Priority scheduling fits busy schedules

Between practices, weight training, conditioning and meetings with athletic trainers, Elizabeth Jennings, a forward for Butler University’s women’s basketball team, spends about 40 hours or more per week juggling team responsibilities on top of her classwork.

Because of their hectic schedules, each semester Jennings, a junior, and the rest of the university’s student-athletes get priority scheduling.

Although athletes may be the only group of students that one might guess gets priority when it comes to class scheduling, they are actually one of three sub-categories of students for whom scheduling priority is deemed necessary.

Jennings said she thinks athletes benefit from priority scheduling because student-athletes’ contribution to the university’s athletic programs balances out any “unfair” treatment of non-student athletes.

“I can see how people would disagree, but I don’t think they see the whole gist of what’s going on.”

Athletes are actually the most recent group to receive priority scheduling privileges, which was just enacted by Faculty Senate in 2010 after almost five years of consideration by the athletic committee, said Sondrea Ozolins, registrar.

Prior to this, students in Butler’s honors program and students with disabilities were the only ones given priority in class scheduling.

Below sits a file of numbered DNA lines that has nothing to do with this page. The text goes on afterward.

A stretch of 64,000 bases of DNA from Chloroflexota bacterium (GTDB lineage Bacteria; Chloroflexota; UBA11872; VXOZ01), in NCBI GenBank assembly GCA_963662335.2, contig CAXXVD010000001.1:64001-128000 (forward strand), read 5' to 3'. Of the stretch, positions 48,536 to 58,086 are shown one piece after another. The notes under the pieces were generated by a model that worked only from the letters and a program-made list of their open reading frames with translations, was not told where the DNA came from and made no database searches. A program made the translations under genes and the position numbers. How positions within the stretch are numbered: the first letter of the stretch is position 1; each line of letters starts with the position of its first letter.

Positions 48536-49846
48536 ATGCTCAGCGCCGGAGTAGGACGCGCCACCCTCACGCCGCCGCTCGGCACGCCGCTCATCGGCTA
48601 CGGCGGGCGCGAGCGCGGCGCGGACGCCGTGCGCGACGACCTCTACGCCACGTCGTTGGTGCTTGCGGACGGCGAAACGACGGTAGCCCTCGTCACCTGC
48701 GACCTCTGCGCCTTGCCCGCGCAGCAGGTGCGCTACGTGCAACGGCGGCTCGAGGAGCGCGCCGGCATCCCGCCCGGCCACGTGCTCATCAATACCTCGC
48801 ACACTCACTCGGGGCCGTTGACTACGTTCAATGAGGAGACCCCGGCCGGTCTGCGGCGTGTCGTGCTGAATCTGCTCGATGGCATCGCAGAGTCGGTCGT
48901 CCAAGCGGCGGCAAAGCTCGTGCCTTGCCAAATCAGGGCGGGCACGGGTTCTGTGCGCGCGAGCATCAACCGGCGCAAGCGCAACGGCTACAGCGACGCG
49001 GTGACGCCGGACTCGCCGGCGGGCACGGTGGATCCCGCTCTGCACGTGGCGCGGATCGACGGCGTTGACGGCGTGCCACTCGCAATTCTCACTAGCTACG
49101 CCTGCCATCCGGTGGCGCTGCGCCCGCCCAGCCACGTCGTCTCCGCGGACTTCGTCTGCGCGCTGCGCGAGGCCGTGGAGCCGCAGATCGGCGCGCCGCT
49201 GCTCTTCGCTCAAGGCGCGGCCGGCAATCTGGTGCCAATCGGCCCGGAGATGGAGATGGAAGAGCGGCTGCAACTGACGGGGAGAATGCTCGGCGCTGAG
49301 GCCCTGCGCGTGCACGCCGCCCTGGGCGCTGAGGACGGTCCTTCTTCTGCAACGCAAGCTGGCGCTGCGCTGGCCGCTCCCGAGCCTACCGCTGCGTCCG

The reason for priority scheduling is that each of these groups of students has special conditions they have to meet or restrictions they must work around.

“It helps students with a barrier they couldn’t overcome on their own,” Ozolins said.

Honors students have very specific courses they must complete, so making sure they have the opportunity to get enrolled in those courses is important, Ozolins said.

Rachael Essig, a junior biology and pre-med major who is in the honors program, said that her priority for scheduling equates out to approximately 20 additional credit hours to her class standing.

“I don’t deny that it gives me an advantage over non-honors students,” Essig commented.

One of Essig’s honors classes during her freshman year was at 2-4 p.m., which interfered with most science lab times, so having her scheduling priority allowed her to get into a required lab at a less common time.

Students with disabilities often must work around medical appointments or physical obstacles, Ozolins said. Being able to have as flexible of a schedule as possible minimizes any inconveniences they might have to deal with.

Student athletes only have slightly different circumstances in that they only receive priority scheduling during the term in which their sport is in season. Basketball is the only exception because it takes place during both terms.

Each semester, the three priority groups are combined and randomized by class standing and then given scheduling appointments. Senior student athletes, senior honors students, and senior students with disabilities get first dibs on scheduling. After them, all other seniors are worked into the system, then juniors with priority, then all other juniors, and so on.

Scheduling priority for all other students is based on their class standings, determined by the total number of credit hours a student has earned.

The higher a student’s standing, the sooner he or she is allowed to schedule; the sooner he or she is allowed to schedule, to more classes he or she has available to them.

Ozolins expressed that priority shouldn’t be considered an exclusive privilege, but it also can’t be done on a case-by-case basis.

If a general group with appropriate reasoning for receiving priority is presented, they will be considered.


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